George Pitcher: Bright marketing ideas should be acknowledged

Independent Insurance may have gone into liquidation, but Michael Bright wasn’t all bad and we could all learn from his approach to marketing, says George Pitcher

Fairly high on the crisis-management priority list, between calling the fire brigade and sacking your press officer, must come revising your website. As Independent Insurance, the erstwhile &£1bn shooting star of its sector, called in the liquidators this week, its website was still carrying the legend: “Looking for a job?” It promised a “spectacular career move” illustrated by an aspirant executive strapped to a kind of rocket on rails.

It would be unkind to suggest that, from the photos I’ve seen, you’d need a fairly powerful rocket – a space-shuttle booster perhaps – to lift Michael Bright, Independent’s outgoing (in every sense) deputy chairman and founder. So I won’t. But he may be looking for a job for some time after the Financial Services Authority (FSA) has finished with the report from “forensic” accountants PricewaterhouseCoopers into Independent’s demise.

If the FSA concludes that Independent’s underwriting procedures were at fault, Brighty (as he’s blokishly known in the industry) can expect a rocket of an entirely different kind. That’s a shame, not just for him – beleaguered staff and clients and for the insurance industry, but also for the marketing profession.

Whatever the faults that caused Independent’s meltdown, nobody can doubt that Bright made that “spectacular career move” in the late Eighties when Independent had its genesis. In a notoriously dull industry, Bright burned brightly. But not in the manner of other bright young things who pontificated that insurance wasn’t worth the paper it was written on unless it was online, or those who had prescribed earlier that insurance was a direct marketing industry in which intermediary salespeople were a waste of margin space.

It is the fate of the imploded star of an otherwise dry and dusty business to be subjected to a minute scrutiny of the more esoteric elements of his colourful lifestyle, while the essential achievements of building a business in a manner that has not occurred to anyone else disappear into a black hole. So it is that we learn Bright used to lay out copies of Playboy in reception. Perhaps he occasionally parked on yellow lines or travelled a station further on the train than his ticket allowed.

The more interesting aspects of Bright’s business acumen are likely to be subsumed in such prurient details. I am no apologist for him, nor do I take lightly the prospect of any malpractice that may have left investors short or ruined. We’ve seen enough of those over the years, from Roger Levitt to Robert Maxwell, and it’s as well that any shortfall in reserves in financial services companies is identified early and inadequate traders removed from the market.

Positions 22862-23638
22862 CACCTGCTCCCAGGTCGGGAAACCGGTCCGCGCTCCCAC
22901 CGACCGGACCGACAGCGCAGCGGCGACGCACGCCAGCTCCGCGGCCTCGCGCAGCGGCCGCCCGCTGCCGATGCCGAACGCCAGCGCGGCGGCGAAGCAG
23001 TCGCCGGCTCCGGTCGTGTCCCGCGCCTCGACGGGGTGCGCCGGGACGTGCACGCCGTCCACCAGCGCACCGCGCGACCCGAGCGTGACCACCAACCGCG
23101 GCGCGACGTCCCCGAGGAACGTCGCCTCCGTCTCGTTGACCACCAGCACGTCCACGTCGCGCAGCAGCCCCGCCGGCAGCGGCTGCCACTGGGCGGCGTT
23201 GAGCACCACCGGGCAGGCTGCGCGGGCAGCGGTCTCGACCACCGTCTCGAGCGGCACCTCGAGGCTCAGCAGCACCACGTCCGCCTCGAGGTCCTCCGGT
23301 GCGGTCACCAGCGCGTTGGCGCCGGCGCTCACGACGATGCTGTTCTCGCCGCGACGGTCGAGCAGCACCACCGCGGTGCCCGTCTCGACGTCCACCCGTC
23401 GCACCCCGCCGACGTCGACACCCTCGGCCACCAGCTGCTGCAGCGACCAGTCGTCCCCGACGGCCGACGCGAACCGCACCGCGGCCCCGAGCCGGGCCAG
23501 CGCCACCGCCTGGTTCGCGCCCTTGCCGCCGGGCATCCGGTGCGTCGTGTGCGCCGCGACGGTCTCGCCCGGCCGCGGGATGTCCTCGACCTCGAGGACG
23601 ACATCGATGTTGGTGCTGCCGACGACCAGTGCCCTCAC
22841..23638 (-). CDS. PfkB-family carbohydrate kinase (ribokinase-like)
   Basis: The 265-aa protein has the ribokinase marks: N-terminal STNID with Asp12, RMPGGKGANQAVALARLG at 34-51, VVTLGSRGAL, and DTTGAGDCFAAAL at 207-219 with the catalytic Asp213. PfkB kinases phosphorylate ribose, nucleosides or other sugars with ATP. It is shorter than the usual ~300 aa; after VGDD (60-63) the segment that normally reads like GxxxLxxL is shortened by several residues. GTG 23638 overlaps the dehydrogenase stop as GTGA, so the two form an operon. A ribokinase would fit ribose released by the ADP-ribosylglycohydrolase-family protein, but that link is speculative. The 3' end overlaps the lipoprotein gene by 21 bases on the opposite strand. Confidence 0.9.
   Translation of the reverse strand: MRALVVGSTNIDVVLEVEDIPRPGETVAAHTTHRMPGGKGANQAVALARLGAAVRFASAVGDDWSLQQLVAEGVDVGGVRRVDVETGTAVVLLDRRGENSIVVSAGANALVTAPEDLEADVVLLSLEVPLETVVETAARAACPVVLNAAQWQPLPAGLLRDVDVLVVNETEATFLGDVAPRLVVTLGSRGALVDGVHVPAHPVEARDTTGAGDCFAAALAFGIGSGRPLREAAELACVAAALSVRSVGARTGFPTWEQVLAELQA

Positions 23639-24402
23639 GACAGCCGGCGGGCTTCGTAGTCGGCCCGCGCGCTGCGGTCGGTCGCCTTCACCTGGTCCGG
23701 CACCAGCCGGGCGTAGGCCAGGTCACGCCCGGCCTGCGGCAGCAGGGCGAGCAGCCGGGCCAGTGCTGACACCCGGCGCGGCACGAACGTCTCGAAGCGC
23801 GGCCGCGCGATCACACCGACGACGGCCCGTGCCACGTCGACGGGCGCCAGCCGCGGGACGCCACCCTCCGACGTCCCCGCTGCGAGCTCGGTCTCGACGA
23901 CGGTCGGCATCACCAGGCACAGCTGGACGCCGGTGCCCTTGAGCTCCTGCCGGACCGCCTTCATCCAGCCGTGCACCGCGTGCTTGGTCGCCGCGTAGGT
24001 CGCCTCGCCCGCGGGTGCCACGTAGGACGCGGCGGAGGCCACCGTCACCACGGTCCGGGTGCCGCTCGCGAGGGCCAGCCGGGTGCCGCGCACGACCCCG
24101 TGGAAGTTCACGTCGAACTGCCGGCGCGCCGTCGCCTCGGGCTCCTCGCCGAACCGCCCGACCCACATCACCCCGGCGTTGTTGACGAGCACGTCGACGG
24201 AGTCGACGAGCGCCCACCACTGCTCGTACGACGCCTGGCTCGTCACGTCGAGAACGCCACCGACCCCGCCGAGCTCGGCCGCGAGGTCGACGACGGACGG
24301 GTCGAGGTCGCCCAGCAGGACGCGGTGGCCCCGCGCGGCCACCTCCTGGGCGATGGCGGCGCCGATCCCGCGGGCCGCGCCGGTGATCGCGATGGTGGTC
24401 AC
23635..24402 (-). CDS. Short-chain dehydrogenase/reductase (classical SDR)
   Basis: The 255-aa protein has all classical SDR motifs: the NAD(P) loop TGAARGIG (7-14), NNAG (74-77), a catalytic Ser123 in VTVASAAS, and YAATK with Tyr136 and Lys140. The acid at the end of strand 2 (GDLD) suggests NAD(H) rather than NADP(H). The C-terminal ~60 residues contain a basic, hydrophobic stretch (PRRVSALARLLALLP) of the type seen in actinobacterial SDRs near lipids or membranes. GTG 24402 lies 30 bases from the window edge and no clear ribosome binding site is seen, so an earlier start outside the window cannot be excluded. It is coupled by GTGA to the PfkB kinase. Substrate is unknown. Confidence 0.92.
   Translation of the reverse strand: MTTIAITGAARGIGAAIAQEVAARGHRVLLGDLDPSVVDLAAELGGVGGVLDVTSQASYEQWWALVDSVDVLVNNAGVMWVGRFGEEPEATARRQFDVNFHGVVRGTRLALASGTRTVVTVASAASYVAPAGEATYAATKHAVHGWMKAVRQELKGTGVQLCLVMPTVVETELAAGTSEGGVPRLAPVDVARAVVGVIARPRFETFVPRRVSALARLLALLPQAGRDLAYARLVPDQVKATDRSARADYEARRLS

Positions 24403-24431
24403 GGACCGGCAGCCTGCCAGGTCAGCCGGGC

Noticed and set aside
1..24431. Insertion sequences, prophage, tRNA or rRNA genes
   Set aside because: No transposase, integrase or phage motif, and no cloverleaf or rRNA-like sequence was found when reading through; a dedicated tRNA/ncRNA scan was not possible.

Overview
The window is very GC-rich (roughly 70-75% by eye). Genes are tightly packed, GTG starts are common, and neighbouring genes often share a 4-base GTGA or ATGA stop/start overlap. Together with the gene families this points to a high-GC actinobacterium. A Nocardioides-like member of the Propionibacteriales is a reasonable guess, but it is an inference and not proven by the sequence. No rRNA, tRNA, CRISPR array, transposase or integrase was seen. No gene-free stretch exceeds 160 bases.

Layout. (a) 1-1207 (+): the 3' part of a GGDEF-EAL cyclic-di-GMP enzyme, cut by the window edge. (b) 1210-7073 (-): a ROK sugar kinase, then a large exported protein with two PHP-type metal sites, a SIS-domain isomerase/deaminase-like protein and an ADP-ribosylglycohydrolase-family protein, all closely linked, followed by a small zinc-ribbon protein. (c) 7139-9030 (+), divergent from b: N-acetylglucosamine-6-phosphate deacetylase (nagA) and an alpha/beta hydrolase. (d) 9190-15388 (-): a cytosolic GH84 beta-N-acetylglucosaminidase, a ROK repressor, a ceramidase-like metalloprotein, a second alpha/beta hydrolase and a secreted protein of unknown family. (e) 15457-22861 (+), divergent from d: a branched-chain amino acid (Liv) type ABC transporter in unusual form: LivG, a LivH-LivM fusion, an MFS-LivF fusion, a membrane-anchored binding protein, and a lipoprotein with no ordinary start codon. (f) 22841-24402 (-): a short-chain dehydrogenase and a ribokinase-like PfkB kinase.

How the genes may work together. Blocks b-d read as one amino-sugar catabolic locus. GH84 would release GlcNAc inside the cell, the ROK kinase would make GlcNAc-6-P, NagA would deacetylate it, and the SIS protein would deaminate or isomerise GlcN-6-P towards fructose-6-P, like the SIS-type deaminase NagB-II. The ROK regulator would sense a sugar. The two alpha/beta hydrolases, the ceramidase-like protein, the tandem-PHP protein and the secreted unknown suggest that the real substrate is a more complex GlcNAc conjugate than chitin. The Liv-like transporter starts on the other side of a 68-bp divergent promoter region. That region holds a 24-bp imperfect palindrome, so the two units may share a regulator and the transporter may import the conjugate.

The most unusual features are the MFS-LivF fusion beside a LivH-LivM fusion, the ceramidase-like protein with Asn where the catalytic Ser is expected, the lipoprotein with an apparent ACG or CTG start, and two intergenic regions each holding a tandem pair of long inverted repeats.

But good ideas get lost in bad practice. And, whatever the merits and demerits of Bright’s insurance practice, the fact he was exceptionally innovative in a pedestrian me-too industry will be lost. As I say, this tendency is manifest in the rush to deal direct with the market and to serve the client online.

Not every great marketing idea has to be revolutionary or the work of an inventor. Some of the best marketing arises in circumstances where an operator identifies an abandoned or discredited methodology that still presents a market opportunity. Look at the sandwich chain Pret A Manger, or airline easyJet. The former spotted that there was a market for good, fresh, prepared, snack food where accepted market wisdom had it that there were only narrow-margin fast-food emporiums or small independents. The latter recognised that budget pricing was more than a niche market in air travel, while the majors pursued complex premium and executive offers.

Bright recognised that, while insurance companies in the Nineties pursued ever more austere ways of cutting costs, there was a huge and relatively sophisticated brokerage distribution network going begging. Independent set out to be the brokers’ friend. To that end, Independent was a paradigm of counter-intuitive marketing expertise.

Distribution, as a business function, is all too often the poor cousin of more glamorous metropolitan marketing resources such as research and development and advertising. Or perhaps distribution is more subject to febrile and fickle fashions. Little more than a year ago, distributive wisdom had it that anything – and particularly financial services – would be delivered more cost effectively by the Internet. Prior to that, it was all telesales in financial markets.

Bright saw through that, to prosaic old systems of personal service and motivation by commission payments. And it is instructive that Independent’s meteoric rise was on the back of an identification of a market neglected rather than a market discovered. As a consequence there are good lessons to be learned from what is otherwise a sorry tale.

The first is that, if you’re going to commit to a distributive system that is more costly than your competitors’, you’d better be careful where you attempt to make commensurate savings. I suspect that this is where Independent came unstuck. The second is that good marketing is let down by lax administration just as much as a strong business is let down by weak marketing. Bright’s may have turned out to be a business basket case. But it could yet offer a model for sound marketing practice.

George Pitcher is a partner of issue management consultancy Luther Pendragon

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